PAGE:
It's well-known that for each prime number $p$ there are exactly two groups of order $p^2$, five of order $p^3$, and fifteen of order $p^4$ (at least when $p>3$).
I know that the classification of $p$-groups gets much harder for higher exponents. But I wonder if $p$-groups with higher dimensions are still structured enough that they would at least theoretically allow a classification.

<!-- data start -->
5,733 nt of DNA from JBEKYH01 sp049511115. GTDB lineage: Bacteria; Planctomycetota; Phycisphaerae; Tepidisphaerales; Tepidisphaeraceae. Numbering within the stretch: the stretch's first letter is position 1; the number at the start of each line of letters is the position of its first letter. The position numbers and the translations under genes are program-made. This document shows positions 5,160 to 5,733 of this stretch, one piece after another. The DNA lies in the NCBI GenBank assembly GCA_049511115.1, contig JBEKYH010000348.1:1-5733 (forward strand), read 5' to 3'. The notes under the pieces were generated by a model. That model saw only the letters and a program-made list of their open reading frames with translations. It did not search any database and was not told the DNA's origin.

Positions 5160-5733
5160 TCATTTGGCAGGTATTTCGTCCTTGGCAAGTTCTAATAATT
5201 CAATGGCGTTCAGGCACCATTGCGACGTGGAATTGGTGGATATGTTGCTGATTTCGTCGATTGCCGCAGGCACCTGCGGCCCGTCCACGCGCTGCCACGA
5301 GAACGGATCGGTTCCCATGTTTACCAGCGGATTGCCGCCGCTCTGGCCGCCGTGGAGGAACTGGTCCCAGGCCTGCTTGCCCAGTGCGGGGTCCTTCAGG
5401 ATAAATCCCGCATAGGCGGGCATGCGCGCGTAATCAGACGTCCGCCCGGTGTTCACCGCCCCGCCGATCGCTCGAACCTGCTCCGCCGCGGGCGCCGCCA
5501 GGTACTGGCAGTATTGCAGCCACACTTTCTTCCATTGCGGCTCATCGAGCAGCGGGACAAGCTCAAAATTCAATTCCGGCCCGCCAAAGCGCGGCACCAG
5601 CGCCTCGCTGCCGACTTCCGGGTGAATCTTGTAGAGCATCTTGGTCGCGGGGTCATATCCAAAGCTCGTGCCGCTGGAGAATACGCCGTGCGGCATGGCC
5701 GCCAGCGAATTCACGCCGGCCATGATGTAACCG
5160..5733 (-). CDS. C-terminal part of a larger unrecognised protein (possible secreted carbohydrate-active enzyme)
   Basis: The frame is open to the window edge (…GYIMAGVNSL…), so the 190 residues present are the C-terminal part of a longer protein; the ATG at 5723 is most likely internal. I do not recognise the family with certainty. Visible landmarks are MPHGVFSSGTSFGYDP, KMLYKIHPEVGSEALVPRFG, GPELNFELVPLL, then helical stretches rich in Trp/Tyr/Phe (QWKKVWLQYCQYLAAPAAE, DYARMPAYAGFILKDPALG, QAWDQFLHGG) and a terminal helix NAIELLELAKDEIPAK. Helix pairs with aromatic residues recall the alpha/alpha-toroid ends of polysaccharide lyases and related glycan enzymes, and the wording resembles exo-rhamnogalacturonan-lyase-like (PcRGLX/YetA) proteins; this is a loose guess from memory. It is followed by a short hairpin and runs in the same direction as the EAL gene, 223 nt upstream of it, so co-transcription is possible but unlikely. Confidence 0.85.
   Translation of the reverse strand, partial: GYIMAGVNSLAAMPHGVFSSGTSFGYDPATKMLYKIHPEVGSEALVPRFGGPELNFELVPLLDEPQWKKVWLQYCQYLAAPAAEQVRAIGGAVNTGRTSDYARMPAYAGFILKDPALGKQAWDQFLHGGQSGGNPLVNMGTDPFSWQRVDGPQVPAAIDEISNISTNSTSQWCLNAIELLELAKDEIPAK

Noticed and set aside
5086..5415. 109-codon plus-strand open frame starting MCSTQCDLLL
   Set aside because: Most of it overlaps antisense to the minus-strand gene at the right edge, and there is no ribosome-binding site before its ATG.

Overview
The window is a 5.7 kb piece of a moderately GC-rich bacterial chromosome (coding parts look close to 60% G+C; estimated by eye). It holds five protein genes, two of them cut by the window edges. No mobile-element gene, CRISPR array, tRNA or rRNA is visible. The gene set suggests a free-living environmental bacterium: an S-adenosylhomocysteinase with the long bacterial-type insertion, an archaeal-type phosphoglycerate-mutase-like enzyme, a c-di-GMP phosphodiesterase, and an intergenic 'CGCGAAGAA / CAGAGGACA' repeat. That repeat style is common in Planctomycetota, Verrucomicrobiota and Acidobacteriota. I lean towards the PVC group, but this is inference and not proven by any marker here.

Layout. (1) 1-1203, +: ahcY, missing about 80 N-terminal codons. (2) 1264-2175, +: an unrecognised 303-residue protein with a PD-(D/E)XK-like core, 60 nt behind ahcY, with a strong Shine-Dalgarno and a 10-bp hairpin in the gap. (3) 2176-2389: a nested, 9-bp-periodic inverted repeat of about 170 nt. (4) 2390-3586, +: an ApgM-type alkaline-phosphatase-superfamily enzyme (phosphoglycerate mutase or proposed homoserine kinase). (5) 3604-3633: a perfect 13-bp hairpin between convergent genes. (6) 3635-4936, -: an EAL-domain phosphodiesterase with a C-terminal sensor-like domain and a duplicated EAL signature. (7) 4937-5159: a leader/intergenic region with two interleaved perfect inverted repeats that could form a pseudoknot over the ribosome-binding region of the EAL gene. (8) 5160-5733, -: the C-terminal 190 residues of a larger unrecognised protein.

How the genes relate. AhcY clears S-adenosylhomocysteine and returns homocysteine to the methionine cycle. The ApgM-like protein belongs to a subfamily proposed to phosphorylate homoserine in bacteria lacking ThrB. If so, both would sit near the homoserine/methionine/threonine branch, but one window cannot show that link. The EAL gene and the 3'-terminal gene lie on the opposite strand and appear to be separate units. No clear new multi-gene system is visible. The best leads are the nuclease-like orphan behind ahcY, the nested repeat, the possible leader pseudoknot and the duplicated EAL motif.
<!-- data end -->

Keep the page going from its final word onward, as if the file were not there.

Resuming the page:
In particular: Is there, for every natural $n$, a prime $p_0(n)$ and a number $m(n)$ such that for every $p \ge p_0(n)$ the number of groups of order $p^n$ equals $m(n)$?
(For example, $m(2)=2,m(3)=5,m(4)=15$ for $p_0(2)=p_0(3)=2$ $p_0(4)=5$.)